Written on 1 June 2018 by Alistair Boscawen in Frequently Asked Questions
Before you buy a property – any property – you need to know that it is a viable proposition. A property survey assesses the condition of the property and flags up any defects or issues a new owner would have to deal with. It’s important to remember that appearances can deceive, and a newly-decorated, seemingly well-maintained property can be hiding a multitude of problems. Always arrange for a survey to be carried out, whether you’re buying a new-build apartment or a six-bedroom period townhouse, and make sure it is an appropriate survey for the age and condition of the property.
Choosing the right survey for the property
If you are taking out a mortgage, your lender will require a mortgage valuation. The mortgage valuation is not a proper survey and is only intended as a guide for the lender. Always commission a survey for yourself and don’t just rely on a mortgage valuation.
In-depth survey options
If you are looking to buy a larger property or a period property, then a comprehensive, in-depth survey is usually necessary. Examples are:
- The RICS HomeBuyer Report – this is suitable for most properties built after the Victorian period, but not so suitable for older properties. It will reveal any structural problems or defects and put forward solutions. Typically, the report will run for approximately ten pages, and will include a condition rating and take into consideration the entire property. It is available as a survey with a valuation or just a survey.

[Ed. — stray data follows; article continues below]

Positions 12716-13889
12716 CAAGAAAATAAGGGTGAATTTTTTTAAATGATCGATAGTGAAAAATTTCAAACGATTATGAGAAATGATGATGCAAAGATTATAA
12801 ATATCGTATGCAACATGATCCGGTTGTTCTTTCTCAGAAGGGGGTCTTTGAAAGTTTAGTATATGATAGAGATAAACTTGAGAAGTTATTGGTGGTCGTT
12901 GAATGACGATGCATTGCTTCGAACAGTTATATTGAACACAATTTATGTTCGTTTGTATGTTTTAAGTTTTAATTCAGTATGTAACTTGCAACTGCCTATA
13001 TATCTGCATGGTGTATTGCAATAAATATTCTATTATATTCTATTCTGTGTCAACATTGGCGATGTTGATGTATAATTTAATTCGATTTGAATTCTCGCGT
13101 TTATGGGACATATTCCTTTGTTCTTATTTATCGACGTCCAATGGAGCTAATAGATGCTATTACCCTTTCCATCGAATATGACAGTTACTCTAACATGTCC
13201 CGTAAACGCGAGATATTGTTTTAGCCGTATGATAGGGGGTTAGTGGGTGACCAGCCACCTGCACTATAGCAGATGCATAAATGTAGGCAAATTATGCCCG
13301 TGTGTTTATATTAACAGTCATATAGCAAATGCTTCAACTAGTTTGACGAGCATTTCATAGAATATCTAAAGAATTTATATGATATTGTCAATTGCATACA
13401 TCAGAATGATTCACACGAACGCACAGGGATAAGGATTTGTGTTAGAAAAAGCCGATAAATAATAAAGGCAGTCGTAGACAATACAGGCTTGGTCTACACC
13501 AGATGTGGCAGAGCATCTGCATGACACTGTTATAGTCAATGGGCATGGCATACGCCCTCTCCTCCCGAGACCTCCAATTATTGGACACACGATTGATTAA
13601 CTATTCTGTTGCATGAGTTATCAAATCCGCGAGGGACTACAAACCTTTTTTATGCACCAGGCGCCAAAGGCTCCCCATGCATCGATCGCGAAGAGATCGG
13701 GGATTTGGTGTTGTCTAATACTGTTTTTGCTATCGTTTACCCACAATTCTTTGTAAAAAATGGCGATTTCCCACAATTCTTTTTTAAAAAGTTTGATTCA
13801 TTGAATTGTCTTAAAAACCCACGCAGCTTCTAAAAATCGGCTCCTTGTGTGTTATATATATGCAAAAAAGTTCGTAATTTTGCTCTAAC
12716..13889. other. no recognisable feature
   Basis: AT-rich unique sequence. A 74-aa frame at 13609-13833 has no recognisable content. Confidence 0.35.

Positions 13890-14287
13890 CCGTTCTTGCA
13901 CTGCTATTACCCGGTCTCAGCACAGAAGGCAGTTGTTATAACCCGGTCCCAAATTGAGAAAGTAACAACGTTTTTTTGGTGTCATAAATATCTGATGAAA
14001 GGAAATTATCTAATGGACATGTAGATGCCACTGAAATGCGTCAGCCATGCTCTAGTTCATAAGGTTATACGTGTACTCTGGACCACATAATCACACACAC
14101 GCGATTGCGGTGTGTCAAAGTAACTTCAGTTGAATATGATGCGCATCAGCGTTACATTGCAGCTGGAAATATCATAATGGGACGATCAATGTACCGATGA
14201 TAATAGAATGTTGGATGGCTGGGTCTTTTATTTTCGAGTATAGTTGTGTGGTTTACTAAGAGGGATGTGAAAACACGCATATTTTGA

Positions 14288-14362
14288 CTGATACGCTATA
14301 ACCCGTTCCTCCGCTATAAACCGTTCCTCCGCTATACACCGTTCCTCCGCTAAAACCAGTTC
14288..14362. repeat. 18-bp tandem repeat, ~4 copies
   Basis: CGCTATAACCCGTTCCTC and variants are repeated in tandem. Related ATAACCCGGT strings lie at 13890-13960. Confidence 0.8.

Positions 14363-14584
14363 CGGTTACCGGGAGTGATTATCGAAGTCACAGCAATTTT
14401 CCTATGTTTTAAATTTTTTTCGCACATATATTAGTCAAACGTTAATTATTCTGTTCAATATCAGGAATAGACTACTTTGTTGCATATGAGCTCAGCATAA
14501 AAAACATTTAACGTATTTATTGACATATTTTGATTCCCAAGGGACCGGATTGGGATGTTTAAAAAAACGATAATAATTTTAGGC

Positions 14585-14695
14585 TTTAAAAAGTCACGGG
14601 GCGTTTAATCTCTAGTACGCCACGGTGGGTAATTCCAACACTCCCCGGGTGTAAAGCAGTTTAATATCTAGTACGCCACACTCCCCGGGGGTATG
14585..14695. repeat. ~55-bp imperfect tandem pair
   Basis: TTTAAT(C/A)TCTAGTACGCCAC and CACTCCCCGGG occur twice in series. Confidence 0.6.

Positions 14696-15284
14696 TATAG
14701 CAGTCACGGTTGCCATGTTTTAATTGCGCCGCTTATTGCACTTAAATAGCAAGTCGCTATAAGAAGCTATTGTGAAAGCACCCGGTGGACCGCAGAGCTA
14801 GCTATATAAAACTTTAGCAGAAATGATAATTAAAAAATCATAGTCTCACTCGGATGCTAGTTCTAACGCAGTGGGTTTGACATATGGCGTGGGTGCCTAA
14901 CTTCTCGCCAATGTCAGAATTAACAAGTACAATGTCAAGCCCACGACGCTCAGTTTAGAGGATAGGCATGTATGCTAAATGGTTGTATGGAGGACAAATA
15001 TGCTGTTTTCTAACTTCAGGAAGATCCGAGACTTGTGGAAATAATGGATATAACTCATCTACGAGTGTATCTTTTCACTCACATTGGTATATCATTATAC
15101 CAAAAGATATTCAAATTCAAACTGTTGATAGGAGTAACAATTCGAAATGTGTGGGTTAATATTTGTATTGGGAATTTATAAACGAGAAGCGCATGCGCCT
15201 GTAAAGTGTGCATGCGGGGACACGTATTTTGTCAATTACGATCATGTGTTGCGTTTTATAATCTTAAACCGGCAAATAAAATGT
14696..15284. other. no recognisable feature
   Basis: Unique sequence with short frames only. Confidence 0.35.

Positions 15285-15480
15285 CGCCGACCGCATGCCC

- The RICS Building Survey – this is the most detailed survey available and is suitable for older properties (properties built before the 1890s) and buildings in a state of disrepair or need for renovation and conservation. Typically, it is double the length of the RICS HomeBuyer Report and will highlight any significant structural problems as well as smaller issues. Advice and guidance will also be included.
Surveys for new-builds
If you’re buying a new-build property, a survey is still recommended. This is known as a ‘snagging survey’ and will highlight any issues which might need to be addressed. If work needs to be carried out, you can then request the developer rectifies any issues before you move into the property, which should make your life easier.
Another survey option, the RICS Condition Report, can also be suitable for a new property or a conventional house which is considered in a reasonable state of repair.
What to consider when commissioning a survey
Aim to commission a smaller, independent surveyor as opposed to a larger corporate provider. Be guided by the property and make sure to commission a survey which is appropriate for the age, nature and condition of that property. Don’t look to scrimp on the survey, as it is important. And finally, if anything in the survey or report is unclear, make sure you go through anything with the surveyor.
If you’re looking to purchase property in Belgravia, Mayfair, Pimlico, Knightsbridge, Westminster or Victoria, we offer a professional building survey service to our clients, whether they are looking to buy residential or commercial property. Find out more about our structural surveying services.